In light of the recent developments, Pope Benedict’s comments to the US Bishops at their “ad limina” visit are particularly appropriate. Noticeably the solution he calls for is both a greater awareness on the part of the Bishops and also a greater witness on the part of lay Catholics (emphasis mine).
VATICAN CITY, 19 JAN 2012 (VIS) – Today in the Vatican Benedict XVI received a group of prelates from the United States Conference of Catholic Bishops (Regions 4 and 6), at the end of their “ad limina” visit. Extracts from his English-language remarks to them are given below.
“At the heart of every culture, whether perceived or not, is a consensus about the nature of reality and the moral good, and thus about the conditions for human flourishing. In America, that consensus, as enshrined in your nation’s founding documents, was grounded in a worldview shaped not only by faith but a commitment to certain ethical principles deriving from nature and nature’s God. Today that consensus has eroded significantly in the face of powerful new cultural currents which are not only directly opposed to core moral teachings of the Judeo-Christian tradition, but increasingly hostile to Christianity as such.
“For her part, the Church in the United States is called, in season and out of season, to proclaim a Gospel which not only proposes unchanging moral truths but proposes them precisely as the key to human happiness and social prospering. … With her long tradition of respect for the right relationship between faith and reason, the Church has a critical role to play in countering cultural currents which, on the basis of an extreme individualism, seek to promote notions of freedom detached from moral truth. … The Church’s defence of a moral reasoning based on the natural law is grounded on her conviction that this law is not a threat to our freedom, but rather a ‘language’ which enables us to understand ourselves and the truth of our being, and so to shape a more just and humane world“.
“The Church’s witness, then, is of its nature public: she seeks to convince by proposing rational arguments in the public square. The legitimate separation of Church and State cannot be taken to mean that the Church must be silent on certain issues, nor that the State may choose not to engage, or be engaged by, the voices of committed believers in determining the values which will shape the future of the nation.
“In the light of these considerations, it is imperative that the entire Catholic community in the United States come to realise the grave threats to the Church’s public moral witness presented by a radical secularism which finds increasing expression in the political and cultural spheres. The seriousness of these threats needs to be clearly appreciated at every level of ecclesial life. Of particular concern are certain attempts being made to limit that most cherished of American freedoms, the freedom of religion. Many of you have pointed out that concerted efforts have been made to deny the right of conscientious objection on the part of Catholic individuals and institutions with regard to cooperation in intrinsically evil practices. Others have spoken to me of a worrying tendency to reduce religious freedom to mere freedom of worship without guarantees of respect for freedom of conscience.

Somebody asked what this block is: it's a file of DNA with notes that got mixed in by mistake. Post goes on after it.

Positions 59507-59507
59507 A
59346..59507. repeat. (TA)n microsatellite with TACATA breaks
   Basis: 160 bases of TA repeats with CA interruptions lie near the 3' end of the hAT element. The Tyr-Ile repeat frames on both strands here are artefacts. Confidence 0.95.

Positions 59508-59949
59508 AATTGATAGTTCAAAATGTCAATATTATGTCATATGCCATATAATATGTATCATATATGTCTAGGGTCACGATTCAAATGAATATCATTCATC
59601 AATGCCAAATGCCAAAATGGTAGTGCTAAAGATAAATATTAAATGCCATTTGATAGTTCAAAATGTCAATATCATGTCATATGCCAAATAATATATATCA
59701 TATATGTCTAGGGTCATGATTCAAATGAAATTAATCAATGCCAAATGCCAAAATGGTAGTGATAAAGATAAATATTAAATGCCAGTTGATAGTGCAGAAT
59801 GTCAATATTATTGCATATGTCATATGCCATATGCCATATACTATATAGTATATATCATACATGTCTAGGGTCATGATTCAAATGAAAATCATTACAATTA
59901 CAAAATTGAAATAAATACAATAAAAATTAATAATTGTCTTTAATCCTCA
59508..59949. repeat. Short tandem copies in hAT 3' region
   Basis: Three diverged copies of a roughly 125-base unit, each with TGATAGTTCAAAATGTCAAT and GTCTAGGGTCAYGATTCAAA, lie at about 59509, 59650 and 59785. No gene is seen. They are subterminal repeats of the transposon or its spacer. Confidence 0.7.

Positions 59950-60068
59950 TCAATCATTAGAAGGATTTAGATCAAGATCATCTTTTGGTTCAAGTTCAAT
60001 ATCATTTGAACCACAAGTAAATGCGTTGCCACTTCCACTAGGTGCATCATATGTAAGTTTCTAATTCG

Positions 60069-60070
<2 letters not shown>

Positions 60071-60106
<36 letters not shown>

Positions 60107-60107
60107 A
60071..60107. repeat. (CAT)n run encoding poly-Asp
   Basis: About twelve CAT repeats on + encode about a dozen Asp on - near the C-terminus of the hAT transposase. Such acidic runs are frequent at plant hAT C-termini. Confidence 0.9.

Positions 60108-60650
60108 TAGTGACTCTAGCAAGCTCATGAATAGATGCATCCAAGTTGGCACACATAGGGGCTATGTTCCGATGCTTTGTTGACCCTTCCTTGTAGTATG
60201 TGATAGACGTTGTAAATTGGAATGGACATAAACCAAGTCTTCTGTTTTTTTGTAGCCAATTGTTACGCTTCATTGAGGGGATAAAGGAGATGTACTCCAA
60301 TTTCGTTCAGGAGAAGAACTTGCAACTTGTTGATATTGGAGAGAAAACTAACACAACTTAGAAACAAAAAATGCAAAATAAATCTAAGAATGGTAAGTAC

“Here once more we see the need for an engaged, articulate and well-formed Catholic laity endowed with a strong critical sense vis-a-vis the dominant culture and with the courage to counter a reductive secularism which would de-legitimise the Church’s participation in public debate about the issues which are determining the future of American society. … In this regard, I would mention with appreciation your efforts to maintain contacts with Catholics involved in political life and to help them understand their personal responsibility to offer public witness to their faith, especially with regard to the great moral issues of our time: respect for God’s gift of life, the protection of human dignity and the promotion of authentic human rights”.
“No one who looks at these issues realistically can ignore the genuine difficulties which the Church encounters at the present moment. Yet in faith we can take heart from the growing awareness of the need to preserve a civil order clearly rooted in the Judeo-Christian tradition, as well as from the promise offered by a new generation of Catholics whose experience and convictions will have a decisive role in renewing the Church’s presence and witness in American society. The hope which these ‘signs of the times’ give us is itself a reason to renew our efforts to mobilise the intellectual and moral resources of the entire Catholic community in the service of the evangelisation of American culture and the building of the civilisation of love.”
Reference: VIS 20120119 (760)